I well remember the first Australian shiraz that I liked (since a brief flirtation with the facile pleasures of fruity ripeness and oaky power in the early 1990s had turned to general dislike). It was at a friendly evening tasting that for some reason my hazy memory locates at Dornier in Stellenbosch. I am confident, however, that I was sitting near Chris Williams (I’m not sure of the date but it must surely have been within spitting distance of his taking up the cellarmaster job at Meerlust in 2004.) We both much liked a particular wine, and he thought it was Australian, and I bet him a bottle of German riesling that it wasn’t – I thought it far too elegant, dry and interesting.
Chris was right and I was wrong (both phenomena destined to be many times repeated). The wine was Gioconda Shiraz, from Victoria, quite a famous wine then and now.
So when I had a rare moment of inspiration last week at a tasting/dinner in Riebeek-Kasteel and identified a wine as Gioconda Shiraz (admittedly not straight off, but still…) I was particularly pleased. It was a 2004 and drinking very nicely indeed. So too was another 2004 – the maiden vintage of the Swartland Syrah made by the (inevitably new) young winemaker at Tulbagh Mountain Vineyards, one Chris Mullineux.
I was the taster for TMV when the winery made its debut in the 2006 Platter Guide, and I waxed very enthusiastic about this wine, giving it four-and-a-half stars – a whole star more than the ambitious home-grown shiraz, the Theta 2003. That scoring didn’t go down very well in the winery I think. But ten years on, that 2004 Swartland Syrah was still doing well (one perhaps for Edmund Terblanche of La Motte to try: he’s reported by Angela Lloyd as opining that Swartland shiraz doesn’t age well – he could also try Columella 2000 while he’s about it!).
The bottle of TMV 2004 was the last that Chris Mullineux had, and it was generous of him to share it. But he – and Cape wine – acquired something much better that year, when wife-to-be Andrea arrived in South Africa from California. It was the decade anniversary of that auspicious arrival that we were particularly celebrating on this particular evening (with a most interesting array of wines from all over). Now, of course, the Swartland is their home, and their Syrahs are internationally renowned.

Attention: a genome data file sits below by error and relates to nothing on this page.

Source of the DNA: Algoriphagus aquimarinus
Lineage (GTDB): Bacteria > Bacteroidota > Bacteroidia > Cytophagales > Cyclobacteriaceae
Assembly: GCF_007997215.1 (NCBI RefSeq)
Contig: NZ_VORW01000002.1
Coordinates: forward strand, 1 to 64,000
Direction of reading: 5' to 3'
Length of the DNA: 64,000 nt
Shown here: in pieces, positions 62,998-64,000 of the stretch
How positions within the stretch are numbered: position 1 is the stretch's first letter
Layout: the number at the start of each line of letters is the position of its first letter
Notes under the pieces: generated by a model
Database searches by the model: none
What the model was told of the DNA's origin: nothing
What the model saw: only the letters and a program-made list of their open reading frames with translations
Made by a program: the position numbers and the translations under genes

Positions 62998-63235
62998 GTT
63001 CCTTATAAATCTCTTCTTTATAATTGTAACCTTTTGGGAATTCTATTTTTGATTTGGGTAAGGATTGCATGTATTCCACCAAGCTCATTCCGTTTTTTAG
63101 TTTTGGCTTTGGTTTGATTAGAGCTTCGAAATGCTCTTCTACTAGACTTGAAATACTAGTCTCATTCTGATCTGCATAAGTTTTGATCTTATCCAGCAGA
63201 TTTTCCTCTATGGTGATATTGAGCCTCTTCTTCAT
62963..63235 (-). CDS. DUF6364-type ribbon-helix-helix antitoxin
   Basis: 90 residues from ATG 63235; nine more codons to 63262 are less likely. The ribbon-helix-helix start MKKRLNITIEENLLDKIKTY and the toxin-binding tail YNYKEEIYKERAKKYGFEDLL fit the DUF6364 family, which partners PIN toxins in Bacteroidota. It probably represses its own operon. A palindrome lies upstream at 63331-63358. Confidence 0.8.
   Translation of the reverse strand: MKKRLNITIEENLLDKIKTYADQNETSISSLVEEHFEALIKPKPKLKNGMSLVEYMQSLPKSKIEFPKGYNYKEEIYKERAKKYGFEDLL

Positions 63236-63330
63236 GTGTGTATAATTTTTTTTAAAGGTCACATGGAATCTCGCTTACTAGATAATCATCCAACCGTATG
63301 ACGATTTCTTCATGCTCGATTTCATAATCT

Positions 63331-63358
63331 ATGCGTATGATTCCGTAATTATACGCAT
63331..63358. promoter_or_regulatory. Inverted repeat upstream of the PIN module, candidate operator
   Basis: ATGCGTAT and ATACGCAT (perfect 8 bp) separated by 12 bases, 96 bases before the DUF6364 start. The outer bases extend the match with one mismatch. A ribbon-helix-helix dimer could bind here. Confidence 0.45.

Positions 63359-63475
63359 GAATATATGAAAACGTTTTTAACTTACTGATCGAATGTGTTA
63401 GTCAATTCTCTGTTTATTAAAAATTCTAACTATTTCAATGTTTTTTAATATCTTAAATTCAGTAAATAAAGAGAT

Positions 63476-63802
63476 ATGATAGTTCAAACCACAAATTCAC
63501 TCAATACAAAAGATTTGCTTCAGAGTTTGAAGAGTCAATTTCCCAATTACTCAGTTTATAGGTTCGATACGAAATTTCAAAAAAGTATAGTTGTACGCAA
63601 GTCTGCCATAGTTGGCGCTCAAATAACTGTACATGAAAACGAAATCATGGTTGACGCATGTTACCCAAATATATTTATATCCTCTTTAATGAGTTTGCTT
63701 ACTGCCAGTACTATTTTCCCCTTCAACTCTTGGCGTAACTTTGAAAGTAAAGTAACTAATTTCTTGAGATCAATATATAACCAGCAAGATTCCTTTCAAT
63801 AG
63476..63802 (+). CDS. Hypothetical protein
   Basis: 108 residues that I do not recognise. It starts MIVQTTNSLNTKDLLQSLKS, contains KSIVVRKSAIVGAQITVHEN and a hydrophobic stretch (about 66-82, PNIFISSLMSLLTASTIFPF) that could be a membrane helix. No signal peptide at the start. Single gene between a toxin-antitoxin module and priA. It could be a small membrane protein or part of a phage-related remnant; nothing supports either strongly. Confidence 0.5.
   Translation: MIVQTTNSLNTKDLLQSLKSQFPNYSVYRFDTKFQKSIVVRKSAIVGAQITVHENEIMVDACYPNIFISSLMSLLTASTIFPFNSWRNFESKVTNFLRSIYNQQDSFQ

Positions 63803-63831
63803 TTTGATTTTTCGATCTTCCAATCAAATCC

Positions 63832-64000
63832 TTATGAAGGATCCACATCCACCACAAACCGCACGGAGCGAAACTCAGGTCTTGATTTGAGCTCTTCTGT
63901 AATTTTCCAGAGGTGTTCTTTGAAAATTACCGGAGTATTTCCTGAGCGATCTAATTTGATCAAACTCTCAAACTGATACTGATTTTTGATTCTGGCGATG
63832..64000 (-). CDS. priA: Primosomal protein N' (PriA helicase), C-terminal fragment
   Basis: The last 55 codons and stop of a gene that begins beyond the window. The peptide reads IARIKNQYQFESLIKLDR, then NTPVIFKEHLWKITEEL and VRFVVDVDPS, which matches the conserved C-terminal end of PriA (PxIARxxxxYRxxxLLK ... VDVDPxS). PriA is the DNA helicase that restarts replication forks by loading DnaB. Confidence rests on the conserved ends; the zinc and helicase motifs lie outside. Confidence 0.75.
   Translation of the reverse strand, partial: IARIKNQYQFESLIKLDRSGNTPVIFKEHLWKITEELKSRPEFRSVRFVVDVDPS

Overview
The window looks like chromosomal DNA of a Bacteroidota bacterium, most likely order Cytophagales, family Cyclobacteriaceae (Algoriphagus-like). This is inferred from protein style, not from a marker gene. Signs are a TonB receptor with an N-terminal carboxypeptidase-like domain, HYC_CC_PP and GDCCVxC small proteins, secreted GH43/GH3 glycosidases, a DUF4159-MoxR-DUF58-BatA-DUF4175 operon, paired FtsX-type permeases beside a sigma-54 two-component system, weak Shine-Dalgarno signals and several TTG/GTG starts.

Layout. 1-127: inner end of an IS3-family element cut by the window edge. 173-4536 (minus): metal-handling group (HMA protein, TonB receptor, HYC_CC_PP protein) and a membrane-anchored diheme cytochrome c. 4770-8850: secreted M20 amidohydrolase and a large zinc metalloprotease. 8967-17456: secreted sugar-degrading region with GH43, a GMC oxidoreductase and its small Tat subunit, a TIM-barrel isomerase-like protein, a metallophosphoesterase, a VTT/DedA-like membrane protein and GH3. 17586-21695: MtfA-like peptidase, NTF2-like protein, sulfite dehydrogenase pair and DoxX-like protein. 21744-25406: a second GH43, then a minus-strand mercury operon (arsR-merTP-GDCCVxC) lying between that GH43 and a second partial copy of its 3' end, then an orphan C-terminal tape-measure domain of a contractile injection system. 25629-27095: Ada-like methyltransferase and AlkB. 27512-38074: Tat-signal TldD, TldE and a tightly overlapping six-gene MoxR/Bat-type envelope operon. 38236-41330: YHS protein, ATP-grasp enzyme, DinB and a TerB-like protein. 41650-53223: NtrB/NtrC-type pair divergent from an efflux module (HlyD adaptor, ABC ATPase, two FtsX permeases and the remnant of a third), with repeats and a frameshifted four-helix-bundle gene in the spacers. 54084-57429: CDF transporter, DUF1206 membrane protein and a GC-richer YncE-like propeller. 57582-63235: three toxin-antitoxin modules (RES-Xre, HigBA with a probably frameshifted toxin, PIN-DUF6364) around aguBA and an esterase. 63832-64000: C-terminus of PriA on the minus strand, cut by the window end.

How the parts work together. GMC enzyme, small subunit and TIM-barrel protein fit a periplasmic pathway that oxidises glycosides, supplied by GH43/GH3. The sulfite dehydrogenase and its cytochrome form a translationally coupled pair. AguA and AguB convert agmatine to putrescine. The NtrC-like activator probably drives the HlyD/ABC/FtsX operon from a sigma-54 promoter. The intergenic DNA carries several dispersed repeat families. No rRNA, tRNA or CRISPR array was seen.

Australia has been particularly on my mind of late, though not for wine reasons. I’ve been riveted by the angry, heartfelt (and lengthy) account by Robert Hughes of the settlement of Australia by English convicts, The Fatal Shore. It’s a dreadful story, mostly of suffering (in the slums of London as well as the brutal penal setlement at Botany Bay and beyond), with little reported (thus far in my reading) that’s uplifting or of credit to humanity.
Hughes doesn’t forget the other victims of this sordid chapter of colonialism – the birds and animals, but especially the aboriginal people. I hadn’t realised that the early settlement of Tasmania (then van Diemen’s land) was particularly bloody. “It took less than seventy-five years of white settlement”, says Hughes, “to wipe out most of the people who had occupied Tasmania for some thirty thousand years; it was the only true genocide in English colonial history”.
Incidentally, the “First Fleet”, so arduously taking those poor convicts to unimaginable suffering on the other side of the world, inevitably called in for their last bit of replenishment (and of something like civilisation) at Cape Town. The officers were obviously allowed off the ship (while the convicts languished below decks), and apparently hated Cape Town – “the Dutch, the Kaffirs, the heat, the dust”. Hughes doesn’t mention, but I daresay they hated Cape wine and brandy too, with every justification, really (unless they were lucky enough to get some Constantia), as it was mostly pretty appalling stuff, by all accounts – especially the brandy. But the only alcohol most of these first settler Australians were to get in Botany Bay was some pretty grim (imported) rum. It took a while to get to Gioconda Shiraz.